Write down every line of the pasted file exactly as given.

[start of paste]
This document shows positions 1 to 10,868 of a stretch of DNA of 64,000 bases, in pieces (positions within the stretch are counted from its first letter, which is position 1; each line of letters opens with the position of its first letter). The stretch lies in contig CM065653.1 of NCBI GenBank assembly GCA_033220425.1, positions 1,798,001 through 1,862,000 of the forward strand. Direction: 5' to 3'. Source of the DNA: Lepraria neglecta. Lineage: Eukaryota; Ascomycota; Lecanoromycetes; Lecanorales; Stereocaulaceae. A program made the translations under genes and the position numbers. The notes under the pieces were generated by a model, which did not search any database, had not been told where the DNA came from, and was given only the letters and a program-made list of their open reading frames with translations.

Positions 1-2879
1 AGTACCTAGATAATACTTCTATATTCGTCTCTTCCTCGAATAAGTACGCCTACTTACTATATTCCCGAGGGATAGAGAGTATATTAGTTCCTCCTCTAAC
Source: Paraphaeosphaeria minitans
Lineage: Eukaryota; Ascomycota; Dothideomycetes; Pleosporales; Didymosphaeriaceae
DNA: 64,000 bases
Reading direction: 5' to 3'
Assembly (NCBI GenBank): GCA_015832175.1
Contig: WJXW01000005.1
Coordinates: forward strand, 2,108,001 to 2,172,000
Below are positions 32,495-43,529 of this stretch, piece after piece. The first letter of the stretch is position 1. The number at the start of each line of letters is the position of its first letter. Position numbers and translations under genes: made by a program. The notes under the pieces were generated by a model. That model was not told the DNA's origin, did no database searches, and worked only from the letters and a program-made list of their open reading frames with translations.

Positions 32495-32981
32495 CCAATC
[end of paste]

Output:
This document shows positions 1 to 10,868 of a stretch of DNA of 64,000 bases, in pieces (positions within the stretch are counted from its first letter, which is position 1; each line of letters opens with the position of its first letter). The stretch lies in contig CM065653.1 of NCBI GenBank assembly GCA_033220425.1, positions 1,798,001 through 1,862,000 of the forward strand. Direction: 5' to 3'. Source of the DNA: Lepraria neglecta. Lineage: Eukaryota; Ascomycota; Lecanoromycetes; Lecanorales; Stereocaulaceae. A program made the translations under genes and the position numbers. The notes under the pieces were generated by a model, which did not search any database, had not been told where the DNA came from, and was given only the letters and a program-made list of their open reading frames with translations.

Positions 1-2879
1 AGTACCTAGATAATACTTCTATATTCGTCTCTTCCTCGAATAAGTACGCCTACTTACTATATTCCCGAGGGATAGAGAGTATATTAGTTCCTCCTCTAAC
Source: Paraphaeosphaeria minitans
Lineage: Eukaryota; Ascomycota; Dothideomycetes; Pleosporales; Didymosphaeriaceae
DNA: 64,000 bases
Reading direction: 5' to 3'
Assembly (NCBI GenBank): GCA_015832175.1
Contig: WJXW01000005.1
Coordinates: forward strand, 2,108,001 to 2,172,000
Below are positions 32,495-43,529 of this stretch, piece after piece. The first letter of the stretch is position 1. The number at the start of each line of letters is the position of its first letter. Position numbers and translations under genes: made by a program. The notes under the pieces were generated by a model. That model was not told the DNA's origin, did no database searches, and worked only from the letters and a program-made list of their open reading frames with translations.

Positions 32495-32981
32495 CCAATC